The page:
That Hideous Strength is the final book in C. S. Lewis’s Cosmic Trilogy, the first two installments of which I read in November. It’s funny… the first time I read this trilogy, about 10-15 years ago, I thought that This Hideous Strength was the weakest of the three. I am convinced, now, that it’s the strongest. It’s true that it doesn’t have as many fantastical elements as Out of the Silent Planet and Perelandra — taking place, as it does, entirely on earth — but I found on this read-through that the stakes and the drama are much higher than in the first two books, and that Lewis speaks very presciently to many aspects of our life today.

I’ve been reading Alan Bradley’s Flavia De Luce series since it came out — The Grave’s a Fine and Private Place is the ninth of them, and I am sad to say that it will probably be the last… for me. What can I say? Some of Flavia’s charm has worn off. The internal chronology of the series is stretched beyond belief; this book had a subplot about a blackmail situation that was just dropped instead of resolved; the final straw, for me, was when Flavia bent a crochet hook into an L-shape to pick a lock. Dude. Crochet hooks are 1) too big for that, and 2) made of steel. Probably Bradley was thinking of tatting hooks, which are teeny-weeny because they’re used to make lace… but the mistake certainly killed what was left of my suspended disbelief. Sorry, Flavia. Sorry, Alan. It was a good ride while it lasted.

Juniper: The Girl Who Was Born Too Soon is the story of Juniper French, a micro-preemie born at 23 weeks 6 days gestation. Her parents are both investigative journalists, and they tell the story together, alternating chapters. If you want the Cliffs notes, I linked to the three-part series that was the genesis of the book in my last edition of Weekend Reading. Kelley Benham French won a Pulitzer for that series, so if you enjoyed it, be sure to pick up the book and get the expanded story as well.

Sir Gawain and the Green Knight was a delightful surprise to me this month. It’s a long poem — about 2300 lines and change — and one of the earliest examples of English epic poetry after Beowulf, most likely written sometime around the year 1400. This edition is a new verse translation by Simon Armitage, and it’s fantastic. He sticks to the alliterative scheme of the original, and the whole thing just rollicks along. It’s also an interlinear text, with the Middle English on the left-hand pages and the translation on the right-, so you can go back and forth between them looking at some of his specific translations choices. You know, if you’re into that sort of thing. Which I am.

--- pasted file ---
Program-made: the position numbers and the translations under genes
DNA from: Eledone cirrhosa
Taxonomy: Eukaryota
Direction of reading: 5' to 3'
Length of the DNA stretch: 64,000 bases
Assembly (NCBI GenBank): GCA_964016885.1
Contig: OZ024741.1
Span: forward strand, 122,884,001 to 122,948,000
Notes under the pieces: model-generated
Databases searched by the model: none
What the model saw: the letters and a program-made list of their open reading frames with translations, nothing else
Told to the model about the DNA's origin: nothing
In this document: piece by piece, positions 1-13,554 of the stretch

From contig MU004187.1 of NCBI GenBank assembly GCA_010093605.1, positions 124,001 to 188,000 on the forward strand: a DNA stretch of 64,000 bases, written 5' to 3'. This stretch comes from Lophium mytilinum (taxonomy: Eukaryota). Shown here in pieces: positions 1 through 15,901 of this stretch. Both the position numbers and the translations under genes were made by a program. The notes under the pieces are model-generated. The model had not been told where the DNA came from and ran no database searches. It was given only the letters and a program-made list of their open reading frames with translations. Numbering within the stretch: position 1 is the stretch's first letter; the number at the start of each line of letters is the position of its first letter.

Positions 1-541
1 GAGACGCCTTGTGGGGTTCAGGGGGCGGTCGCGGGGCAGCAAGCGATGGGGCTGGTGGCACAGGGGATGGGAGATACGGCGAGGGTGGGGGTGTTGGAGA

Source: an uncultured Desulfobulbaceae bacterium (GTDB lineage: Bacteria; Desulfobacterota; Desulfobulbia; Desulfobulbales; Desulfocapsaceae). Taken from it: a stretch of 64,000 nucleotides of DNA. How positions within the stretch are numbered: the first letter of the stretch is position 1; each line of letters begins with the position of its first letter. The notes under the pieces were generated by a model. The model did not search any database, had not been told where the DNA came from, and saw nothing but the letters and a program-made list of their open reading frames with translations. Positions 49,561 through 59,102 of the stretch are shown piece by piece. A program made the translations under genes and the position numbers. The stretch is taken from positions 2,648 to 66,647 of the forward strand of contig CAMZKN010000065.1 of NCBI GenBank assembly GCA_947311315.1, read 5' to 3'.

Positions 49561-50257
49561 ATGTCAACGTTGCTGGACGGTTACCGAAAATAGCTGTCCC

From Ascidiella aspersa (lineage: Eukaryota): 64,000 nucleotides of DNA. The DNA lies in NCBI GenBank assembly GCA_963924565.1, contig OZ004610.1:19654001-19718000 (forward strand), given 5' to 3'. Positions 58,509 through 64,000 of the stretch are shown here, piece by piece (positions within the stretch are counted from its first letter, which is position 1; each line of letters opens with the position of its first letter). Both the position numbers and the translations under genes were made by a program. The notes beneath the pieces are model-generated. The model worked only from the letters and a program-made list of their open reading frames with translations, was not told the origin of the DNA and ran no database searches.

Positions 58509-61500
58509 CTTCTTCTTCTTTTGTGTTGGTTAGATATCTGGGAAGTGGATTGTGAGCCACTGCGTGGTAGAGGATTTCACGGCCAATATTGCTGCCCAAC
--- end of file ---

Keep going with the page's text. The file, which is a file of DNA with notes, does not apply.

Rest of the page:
And my last book of the year: Fried Green Tomatoes at the Whistle Stop Cafe, which I finished last night with a few hours to spare. I’d already seen the movie, but enough years ago that I had only a few particular images/scenes left in my mind. This one was great fun, and surprisingly poignant. There was a lot of time-jumping between chapters; I remember that the movie did a certain amount of that as well; I will have to watch it again to properly compare, though.

And that’s it! Stay tuned for my big post about everything I read this year — I hope to have it up sometime in the next few days. Happy new year and happy new reading!

Weekend Reading: “Never Let Go” (Kelley Benham French)

Weekend Reading is a weekly collation of 3-5 articles that have caught my attention, published on Saturday mornings. Previous editions can be found here.

Kelley Benham French won a Pulitzer for “Never Let Go,” this three-part series on the birth of her daughter Juniper, a micro-preemie born at 23w6d gestation. I just finished her memoir, Juniper: The Girl Who Was Born Too Soon, and was able to track down this series (which became bones of the book).

1. Part One: Lost and Found — A daughter is born four months too soon

2. Part Two: The Zero Zone — Juniper’s first few weeks

3. Part Three: Baby’s Breath — Miracles, in little pieces